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Opinion >  Column

Paul Turner: The cookout conundrum, gas or charcoal?

UPDATED: Tue., April 24, 2018

FILE – Retired Spokesman-Review features writer Jim Kershner, who continues to write the newspaper’s This Day in History column, prepares his charcoal grill for a load of chicken on Wednesday July 11, 2007. (Christopher Anderson / The Spokesman-Review)
FILE – Retired Spokesman-Review features writer Jim Kershner, who continues to write the newspaper’s This Day in History column, prepares his charcoal grill for a load of chicken on Wednesday July 11, 2007. (Christopher Anderson / The Spokesman-Review)

It’s Spokane’s great divide.

No, not politics or Chevy trucks vs. Fords.

I’m talking about two radically different kinds of people.

In one camp, there are those who put their faith in gas grills. In the other are staunch believers in charcoal.

Short of actually witnessing them at home engaging in backyard grilling, what’s the best way to tell them apart? Besides asking, that is.

I have a few helpful hints. You may not agree with my findings. But I would suggest they are as accurate as any other Spokane cookout survey based almost entirely on blowing smoke.

Here are the telltale traits.

Gas: Uncommonly serene in moments of crisis.

Charcoal: Has been known to say, “Take a whiff of me. Don’t I smell like eau de briquettes?”

Gas: Tends to issue commands like the captain of a ship, regardless of whether anyone is listening or not.

Charcoal: Often, for no apparent reason, sings “Love is like a dying ember.”

Gas: Prefers potato salad that might just as well be called onion salad.

Charcoal: In the matter of Silver Age comic books, preferred Marvel over DC.

Gas: Didn’t have a favorite Beatle.

Charcoal: Wears a T-shirt noting that Father’s Day was invented in Spokane.

Gas: Claims to have visited Walk in the Wild zoo back in the day.

Charcoal: Refers to the Bing Crosby house over near GU as “Graceland West.”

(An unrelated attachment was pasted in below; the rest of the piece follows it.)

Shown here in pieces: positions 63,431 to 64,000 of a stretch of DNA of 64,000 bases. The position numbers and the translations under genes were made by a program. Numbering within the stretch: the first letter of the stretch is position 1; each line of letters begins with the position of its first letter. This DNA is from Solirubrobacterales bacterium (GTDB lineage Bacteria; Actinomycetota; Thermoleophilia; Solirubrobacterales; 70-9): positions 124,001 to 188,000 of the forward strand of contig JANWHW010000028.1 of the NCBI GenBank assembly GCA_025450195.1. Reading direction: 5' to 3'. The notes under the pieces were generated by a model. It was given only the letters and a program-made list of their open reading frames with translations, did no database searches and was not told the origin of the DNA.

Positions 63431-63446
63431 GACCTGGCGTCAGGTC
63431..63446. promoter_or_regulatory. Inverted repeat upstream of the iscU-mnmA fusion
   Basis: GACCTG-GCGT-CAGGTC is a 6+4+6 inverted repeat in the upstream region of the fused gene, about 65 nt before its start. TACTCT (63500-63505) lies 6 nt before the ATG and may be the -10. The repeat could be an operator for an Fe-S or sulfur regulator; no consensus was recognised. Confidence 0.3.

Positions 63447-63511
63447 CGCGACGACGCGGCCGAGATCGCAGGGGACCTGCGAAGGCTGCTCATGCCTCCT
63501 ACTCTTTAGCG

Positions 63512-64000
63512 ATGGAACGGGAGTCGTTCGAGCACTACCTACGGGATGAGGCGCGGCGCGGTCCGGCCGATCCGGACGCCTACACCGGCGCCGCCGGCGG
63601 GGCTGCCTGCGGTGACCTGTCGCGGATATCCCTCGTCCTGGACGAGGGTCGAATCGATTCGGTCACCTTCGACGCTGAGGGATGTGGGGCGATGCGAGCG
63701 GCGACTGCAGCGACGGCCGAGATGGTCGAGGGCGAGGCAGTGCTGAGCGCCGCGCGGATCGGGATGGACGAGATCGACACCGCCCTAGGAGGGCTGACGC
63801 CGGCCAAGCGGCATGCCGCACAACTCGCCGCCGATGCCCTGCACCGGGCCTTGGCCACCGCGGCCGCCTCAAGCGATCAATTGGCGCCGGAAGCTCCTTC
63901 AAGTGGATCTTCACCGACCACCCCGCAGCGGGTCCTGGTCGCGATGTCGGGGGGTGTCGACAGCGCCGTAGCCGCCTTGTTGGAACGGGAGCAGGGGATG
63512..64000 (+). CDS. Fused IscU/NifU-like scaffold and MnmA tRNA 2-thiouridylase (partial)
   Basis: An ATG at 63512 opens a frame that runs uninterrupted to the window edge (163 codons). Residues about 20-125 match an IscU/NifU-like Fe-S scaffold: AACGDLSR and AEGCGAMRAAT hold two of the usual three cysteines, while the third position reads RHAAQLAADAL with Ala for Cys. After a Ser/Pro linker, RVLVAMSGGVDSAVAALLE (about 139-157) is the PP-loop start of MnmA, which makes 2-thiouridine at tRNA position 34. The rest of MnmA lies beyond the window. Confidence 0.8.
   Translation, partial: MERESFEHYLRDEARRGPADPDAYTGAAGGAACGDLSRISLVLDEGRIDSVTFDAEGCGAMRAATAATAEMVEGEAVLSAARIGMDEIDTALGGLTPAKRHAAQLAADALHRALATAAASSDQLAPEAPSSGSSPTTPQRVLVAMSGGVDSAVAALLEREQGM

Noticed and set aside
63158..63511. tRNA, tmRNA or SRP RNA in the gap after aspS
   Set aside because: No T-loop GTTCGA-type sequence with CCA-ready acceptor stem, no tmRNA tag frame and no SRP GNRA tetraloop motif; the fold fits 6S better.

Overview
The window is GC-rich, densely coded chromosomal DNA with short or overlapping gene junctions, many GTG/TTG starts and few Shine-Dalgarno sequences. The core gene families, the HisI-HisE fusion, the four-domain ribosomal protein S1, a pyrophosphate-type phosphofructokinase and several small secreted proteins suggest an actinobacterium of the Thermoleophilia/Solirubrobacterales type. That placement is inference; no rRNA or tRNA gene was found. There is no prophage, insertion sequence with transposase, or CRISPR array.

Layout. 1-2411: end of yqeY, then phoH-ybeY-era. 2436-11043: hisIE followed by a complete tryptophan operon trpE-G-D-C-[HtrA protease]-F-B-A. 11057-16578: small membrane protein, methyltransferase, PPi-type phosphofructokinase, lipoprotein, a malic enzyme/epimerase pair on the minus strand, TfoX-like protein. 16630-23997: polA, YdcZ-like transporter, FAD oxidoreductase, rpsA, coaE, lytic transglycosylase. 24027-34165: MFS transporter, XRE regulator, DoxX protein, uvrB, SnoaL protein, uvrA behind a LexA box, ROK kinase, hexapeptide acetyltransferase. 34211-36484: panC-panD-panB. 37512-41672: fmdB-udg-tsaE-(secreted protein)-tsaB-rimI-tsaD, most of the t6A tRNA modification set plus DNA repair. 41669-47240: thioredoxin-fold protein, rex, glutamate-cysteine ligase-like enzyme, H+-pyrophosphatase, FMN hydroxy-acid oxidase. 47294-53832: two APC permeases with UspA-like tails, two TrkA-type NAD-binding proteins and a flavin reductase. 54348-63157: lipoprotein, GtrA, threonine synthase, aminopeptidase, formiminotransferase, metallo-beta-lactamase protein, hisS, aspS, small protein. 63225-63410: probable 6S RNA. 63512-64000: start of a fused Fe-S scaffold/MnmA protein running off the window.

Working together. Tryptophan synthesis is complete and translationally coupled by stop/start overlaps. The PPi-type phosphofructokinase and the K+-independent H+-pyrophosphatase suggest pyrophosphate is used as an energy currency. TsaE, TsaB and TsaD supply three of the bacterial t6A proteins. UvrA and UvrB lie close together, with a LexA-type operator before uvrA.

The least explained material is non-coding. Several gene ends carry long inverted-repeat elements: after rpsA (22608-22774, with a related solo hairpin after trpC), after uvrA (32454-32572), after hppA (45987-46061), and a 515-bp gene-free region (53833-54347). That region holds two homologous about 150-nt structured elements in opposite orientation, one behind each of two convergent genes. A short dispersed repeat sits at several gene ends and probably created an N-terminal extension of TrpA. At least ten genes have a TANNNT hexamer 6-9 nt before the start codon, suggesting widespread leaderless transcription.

Gas: Knows how to yell “Get off my lawn!” in four languages.

Charcoal: Prefers mass-market industrial beer and thinks IPA is a baseball statistic.

Gas: Claims to be 49 but also claims to have watched the first Super Bowl.

Charcoal: Can talk at great length about proper milkshake thickness.

Gas: Still uses old gift boxes from The Crescent at Christmas.

Charcoal: Used to build Aurora monster models.

Gas: Remembers the Seattle Pilots and can quote from Jim Bouton’s “Ball Four.”

Charcoal: Saw the Pilots play the Spokane Indians in an exhibition game here.

Gas: Loves to explain how the Spokane Canaries could have won the Stanley Cup if they had been a better, less road-weary team.

Charcoal: Remembers being outside on a farm near Spokane and hearing B-36s loudly pass overhead.

Gas: Knows what was in that spot before the current business.

Charcoal: Can speak knowledgeably about defunct Spokane breweries.

Gas: Can list many of the entertainers who performed at Expo ’74.

Charcoal: Can explain why the B-52’s tail got shorter over the years.

Gas: Saw the Monkees at the Spokane Coliseum.

Charcoal: Knows which former local news anchor appeared in “The Rockford Files.”

Gas: Knows which former local news anchor was on the cover of People.

Charcoal: Claims to have voted for Cecil Andrus and Donald Trump.

Gas: Has won several bets by knowing that GU used to be in the Big Sky Conference.

Charcoal: Remembers the Mom and Dads, Spokane recording artists.

Gas: Still slaps himself upside the head for using a relatively rare Frank Howard baseball card in his bike spokes.

Charcoal: Knows which “Mad Men” episode mentioned Spokane.

Gas: Knows what scene in “Coal Miner’s Daughter” includes a reference to Spokane.

Charcoal: Had one of the first Ford Mustangs until realizing the engine just didn’t have it.

Gas: Was standing near the starting line at Bloomsday in 1988 when the seating platform in the press truck fell apart moments after the beginning of the race.

Charcoal: Thinks the first name of the Lewis of “Lewis and Clark” was Gary.

Gas: Likes to say “We’re going to need a bigger boat” whenever out on an Inland Northwest lake.

Charcoal: Never uses “barbecue” or “BBQ” as an all-purpose synonym for cooking out.

Of course, sometimes you really can’t tell the difference. But maybe you had already figured that out.

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